From Table 1, it can be seen that the total sample size was 40. Among the 40, there were 30 males which accounted for 75% of the total sample and 10 females which accounted for 25% of the total sample size.

  Frequency Percent Valid Percent Cumulative Percent
Valid Male 30 75.0 75.0 75.0
Female 10 25.0 25.0 100.0
Total 40 100.0 100.0  

Table 1: Frequency of gender.

From Table 2, it can be seen that the total sample size was 40. Among the 40, there were 4 participants who were below 30 years of age and they accounted for 10% of the total sample. Eight participants were between 41-50 years of age and they accounted for 20% of the total sample. Twenty-four participants were between 51-60 years of age and they accounted for 60% of the total sample. Finally, 4 participants were above 60 years of age and they represented 10% of the total sample.

Valid   Frequency Percent Valid Percent Cumulative Percent
Below 30 4 10.0 10.0 10.0
41-50 8 20.0 20.0 30.0
51-60 24 60.0 60.0 90.0
Above 60 4 10.0 10.0 100.0
Total 40 100.0 100.0  

Table 2: Frequency of age.

From Table 3, it can be observed that the total sample size was 40 and 100% of that sample worked in the private sector.

  Frequency Percent Valid Percent Cumulative Percent
Valid Service in Private Sector 40 100.0 100.0 100.0

Table 3: Frequency of occupation.

From Table 4, it can be seen that the total sample size was 40. From that figure, 31 participants had a postgraduate degree which accounted for 77.5% of the total sample, 7 participants had finished till an undergraduate degree which accounted for 17.5% of the total sample and 2 participants had completed up to a diploma which accounted for 5% of the total sample.

  Frequency Percent Valid Percent Cumulative Percent
Valid Postgraduate 31 77.5 77.5 77.5
Undergraduate 7 17.5 17.5 95.0
Diploma 2 5.0 5.0 100.0
Total 40 100.0 100.0  

Table 4: Frequency of education.

Reliability analysis

The internal consistency reliability was assessed by calculating Cronbach’s alpha. A commonly accepted rule of thumb for describing internal consistency using Cronbach’s alpha is as follows:

• α ≥ 0.9           Excellent

• 0.7 ≤ α < 0.9        Good

• 0.6 ≤ α < 0.7        Acceptable

• 0.5 ≤ α < 0.6             Poor

• α < 0.5                     Unacceptable

Average allocative efficiency: In Table 5, as per the data analysis, the Cronbach’s Alpha is 0.711. Hence, it is a desirable level of reliability for this particular variable.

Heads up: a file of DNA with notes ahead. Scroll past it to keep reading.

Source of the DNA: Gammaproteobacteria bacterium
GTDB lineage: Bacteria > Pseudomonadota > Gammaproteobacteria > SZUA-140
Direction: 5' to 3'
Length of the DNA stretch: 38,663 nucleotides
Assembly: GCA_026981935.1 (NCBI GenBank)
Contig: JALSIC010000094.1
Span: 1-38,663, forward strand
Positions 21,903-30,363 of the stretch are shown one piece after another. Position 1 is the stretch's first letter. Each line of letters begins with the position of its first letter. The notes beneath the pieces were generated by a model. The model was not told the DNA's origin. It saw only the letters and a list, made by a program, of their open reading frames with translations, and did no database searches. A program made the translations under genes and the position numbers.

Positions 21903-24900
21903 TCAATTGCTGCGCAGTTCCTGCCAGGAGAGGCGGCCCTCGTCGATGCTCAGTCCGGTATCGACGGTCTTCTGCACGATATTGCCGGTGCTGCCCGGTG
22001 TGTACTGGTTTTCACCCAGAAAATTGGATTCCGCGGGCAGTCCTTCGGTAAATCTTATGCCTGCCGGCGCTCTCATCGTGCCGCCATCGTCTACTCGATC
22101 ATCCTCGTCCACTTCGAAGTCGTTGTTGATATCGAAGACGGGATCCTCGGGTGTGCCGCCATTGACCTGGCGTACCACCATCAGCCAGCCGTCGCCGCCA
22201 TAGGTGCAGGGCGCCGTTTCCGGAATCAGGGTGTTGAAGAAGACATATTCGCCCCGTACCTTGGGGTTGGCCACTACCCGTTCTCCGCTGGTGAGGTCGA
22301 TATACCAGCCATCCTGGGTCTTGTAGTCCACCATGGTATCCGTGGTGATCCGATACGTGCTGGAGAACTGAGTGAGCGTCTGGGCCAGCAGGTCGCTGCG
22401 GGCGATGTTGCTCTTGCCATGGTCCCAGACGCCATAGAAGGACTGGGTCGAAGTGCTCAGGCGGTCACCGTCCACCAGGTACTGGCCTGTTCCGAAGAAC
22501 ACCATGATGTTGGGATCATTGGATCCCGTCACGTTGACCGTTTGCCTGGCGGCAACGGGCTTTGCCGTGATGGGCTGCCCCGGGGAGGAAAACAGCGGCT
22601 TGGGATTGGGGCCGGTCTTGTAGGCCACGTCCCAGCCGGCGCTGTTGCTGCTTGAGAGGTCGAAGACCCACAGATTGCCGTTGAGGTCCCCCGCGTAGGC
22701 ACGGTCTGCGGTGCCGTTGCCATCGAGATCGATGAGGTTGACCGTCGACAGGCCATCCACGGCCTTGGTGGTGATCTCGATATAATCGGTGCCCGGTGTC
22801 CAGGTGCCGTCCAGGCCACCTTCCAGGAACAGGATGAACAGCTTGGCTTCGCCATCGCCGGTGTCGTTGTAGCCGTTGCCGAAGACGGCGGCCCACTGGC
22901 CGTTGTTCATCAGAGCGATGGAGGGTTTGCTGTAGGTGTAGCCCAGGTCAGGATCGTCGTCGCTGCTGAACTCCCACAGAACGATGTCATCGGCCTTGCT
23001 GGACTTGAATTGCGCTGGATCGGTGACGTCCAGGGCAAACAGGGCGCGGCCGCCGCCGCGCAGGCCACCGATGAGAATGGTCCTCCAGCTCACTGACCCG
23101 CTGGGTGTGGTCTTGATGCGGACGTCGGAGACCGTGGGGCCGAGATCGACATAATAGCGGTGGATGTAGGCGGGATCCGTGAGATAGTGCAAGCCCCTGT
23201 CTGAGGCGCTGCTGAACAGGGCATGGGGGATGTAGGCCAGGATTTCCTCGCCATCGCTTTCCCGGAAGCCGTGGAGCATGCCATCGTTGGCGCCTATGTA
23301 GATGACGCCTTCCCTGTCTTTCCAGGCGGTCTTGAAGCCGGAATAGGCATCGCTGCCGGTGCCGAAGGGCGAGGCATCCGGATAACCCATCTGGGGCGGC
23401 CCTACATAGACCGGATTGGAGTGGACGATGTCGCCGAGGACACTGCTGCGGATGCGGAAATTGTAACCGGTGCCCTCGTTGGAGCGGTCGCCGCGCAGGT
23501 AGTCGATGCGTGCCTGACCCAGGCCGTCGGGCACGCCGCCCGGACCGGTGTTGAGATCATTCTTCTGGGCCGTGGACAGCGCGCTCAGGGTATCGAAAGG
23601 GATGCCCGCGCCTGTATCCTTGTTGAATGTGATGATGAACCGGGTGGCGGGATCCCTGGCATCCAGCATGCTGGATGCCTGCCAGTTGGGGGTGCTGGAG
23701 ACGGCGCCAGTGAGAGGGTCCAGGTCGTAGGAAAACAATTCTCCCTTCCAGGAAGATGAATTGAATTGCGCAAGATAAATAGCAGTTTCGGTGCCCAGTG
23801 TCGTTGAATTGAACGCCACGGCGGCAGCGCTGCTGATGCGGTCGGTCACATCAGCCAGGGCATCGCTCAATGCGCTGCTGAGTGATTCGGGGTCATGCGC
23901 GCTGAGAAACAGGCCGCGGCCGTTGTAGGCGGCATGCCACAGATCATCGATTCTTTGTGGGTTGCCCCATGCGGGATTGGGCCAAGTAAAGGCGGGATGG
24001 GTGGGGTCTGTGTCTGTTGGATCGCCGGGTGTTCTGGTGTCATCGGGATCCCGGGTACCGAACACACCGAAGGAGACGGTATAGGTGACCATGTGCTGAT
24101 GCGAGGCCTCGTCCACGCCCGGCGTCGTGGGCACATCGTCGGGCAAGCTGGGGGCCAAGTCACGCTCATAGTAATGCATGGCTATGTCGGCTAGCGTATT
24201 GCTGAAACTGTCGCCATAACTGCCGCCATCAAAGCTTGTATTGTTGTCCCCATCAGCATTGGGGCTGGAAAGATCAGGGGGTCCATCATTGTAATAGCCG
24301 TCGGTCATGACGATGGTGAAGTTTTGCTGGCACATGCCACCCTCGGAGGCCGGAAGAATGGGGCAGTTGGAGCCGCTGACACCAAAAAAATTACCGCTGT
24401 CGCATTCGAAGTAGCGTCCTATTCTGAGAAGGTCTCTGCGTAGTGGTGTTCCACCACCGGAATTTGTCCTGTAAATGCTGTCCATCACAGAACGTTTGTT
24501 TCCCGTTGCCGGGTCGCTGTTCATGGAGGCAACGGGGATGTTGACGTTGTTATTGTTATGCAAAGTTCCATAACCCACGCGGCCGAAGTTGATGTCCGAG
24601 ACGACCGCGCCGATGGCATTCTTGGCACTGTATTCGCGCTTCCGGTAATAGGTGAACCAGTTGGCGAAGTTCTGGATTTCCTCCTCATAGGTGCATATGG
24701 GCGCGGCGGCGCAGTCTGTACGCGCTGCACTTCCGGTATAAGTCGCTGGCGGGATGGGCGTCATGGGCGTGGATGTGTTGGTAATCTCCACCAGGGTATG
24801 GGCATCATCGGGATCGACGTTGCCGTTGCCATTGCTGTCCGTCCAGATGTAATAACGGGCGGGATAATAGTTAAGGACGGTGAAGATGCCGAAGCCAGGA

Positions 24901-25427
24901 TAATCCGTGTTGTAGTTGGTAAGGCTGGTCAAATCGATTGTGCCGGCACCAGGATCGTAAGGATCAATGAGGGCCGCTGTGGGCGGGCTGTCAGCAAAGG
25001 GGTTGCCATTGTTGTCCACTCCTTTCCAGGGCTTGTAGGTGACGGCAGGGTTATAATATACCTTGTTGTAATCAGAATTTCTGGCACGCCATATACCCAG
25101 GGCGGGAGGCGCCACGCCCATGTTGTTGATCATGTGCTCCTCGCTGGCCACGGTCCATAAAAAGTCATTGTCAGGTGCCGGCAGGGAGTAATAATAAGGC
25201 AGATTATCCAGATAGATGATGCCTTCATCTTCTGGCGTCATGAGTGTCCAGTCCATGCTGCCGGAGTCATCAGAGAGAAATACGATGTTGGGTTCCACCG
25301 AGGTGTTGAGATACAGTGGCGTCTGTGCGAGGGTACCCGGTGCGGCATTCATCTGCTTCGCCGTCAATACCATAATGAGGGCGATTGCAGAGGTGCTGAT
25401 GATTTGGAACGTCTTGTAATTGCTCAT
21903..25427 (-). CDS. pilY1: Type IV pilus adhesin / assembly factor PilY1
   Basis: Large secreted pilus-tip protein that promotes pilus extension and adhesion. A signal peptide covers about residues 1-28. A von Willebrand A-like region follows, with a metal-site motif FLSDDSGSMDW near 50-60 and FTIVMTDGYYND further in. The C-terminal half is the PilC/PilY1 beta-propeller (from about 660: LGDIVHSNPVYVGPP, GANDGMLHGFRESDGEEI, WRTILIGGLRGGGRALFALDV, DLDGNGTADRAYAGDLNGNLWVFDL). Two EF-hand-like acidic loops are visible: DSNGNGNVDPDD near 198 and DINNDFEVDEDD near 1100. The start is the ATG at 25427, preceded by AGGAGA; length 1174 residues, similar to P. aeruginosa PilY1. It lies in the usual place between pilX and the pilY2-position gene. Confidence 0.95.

Cronbach’s Alpha N of Items
0.711 4

Table 5: Cronbach’s alpha for average allocative efficiency - reliability statistics.

Average technical efficiency: In Table 6, as per the data analysis, the Cronbach’s Alpha is 0.742. Hence, it is a desirable level of reliability for this particular variable.

Cronbach’s Alpha N of Items
0.742 4

Table 6: Cronbach’s alpha for average technical efficiency - reliability statistics.

Average cost efficiency: In Table 7, as per the data analysis, the Cronbach’s Alpha is 0.712. Hence, it is a desirable level of reliability for this particular variable.

Cronbach’s Alpha N of Items
0.712 4

Table 7: Cronbach’s alpha for average cost efficiency - reliability statistics.

GDP growth rate: In Table 8, as per the data analysis, the Cronbach’s Alpha is 0.714. Hence, it is a desirable level of reliability for this particular variable.

Cronbach's Alpha N of Items
0.714 4

Table 8: Cronbach’s alpha for GDP growth rate-reliability statistics.

Annual interest rate: In Table 9, as per the data analysis, the Cronbach’s Alpha is 0.710. Hence, it is a desirable level of reliability for this particular variable.

Cronbach's Alpha N of Items
0.710 4

Table 9: Cronbach’s alpha for annual interest rate - reliability statistics.

Corporate governance in financial institutions: In Table 10, as per the data analysis, the Cronbach’s Alpha is 0.713. Hence, it is a desirable level of reliability for this particular variable.

Cronbach's Alpha N of Items
0.713 4

Table 10: Cronbach’s alpha for annual interest rate - reliability statistics.

Spearman’s correlation

Spearman’s correlation is used to see whether there is any relationship among variables or not. If correlation coefficient or ρ (rho) ≠ 0 and significance or α (alpha) < 0.05 then, there will be a relationship between variables.

Hypothesis 3: From Table 11, it shows that Spearman’s rho between average allocative efficiency and corporate governance in financial institutions is 0.925. This has a double star which indicates it is highly significant as at the 0.01 level. Hence, we should reject our null and accept our alternate hypothesis.

Correlations
  Average Allocative Efficiency Corporate Governance in Financial Institutions
Spearman's rho Average Allocative Efficiency Correlation Coefficient 1.000 .925**
Sig. (2-tailed) . .000
N 40 40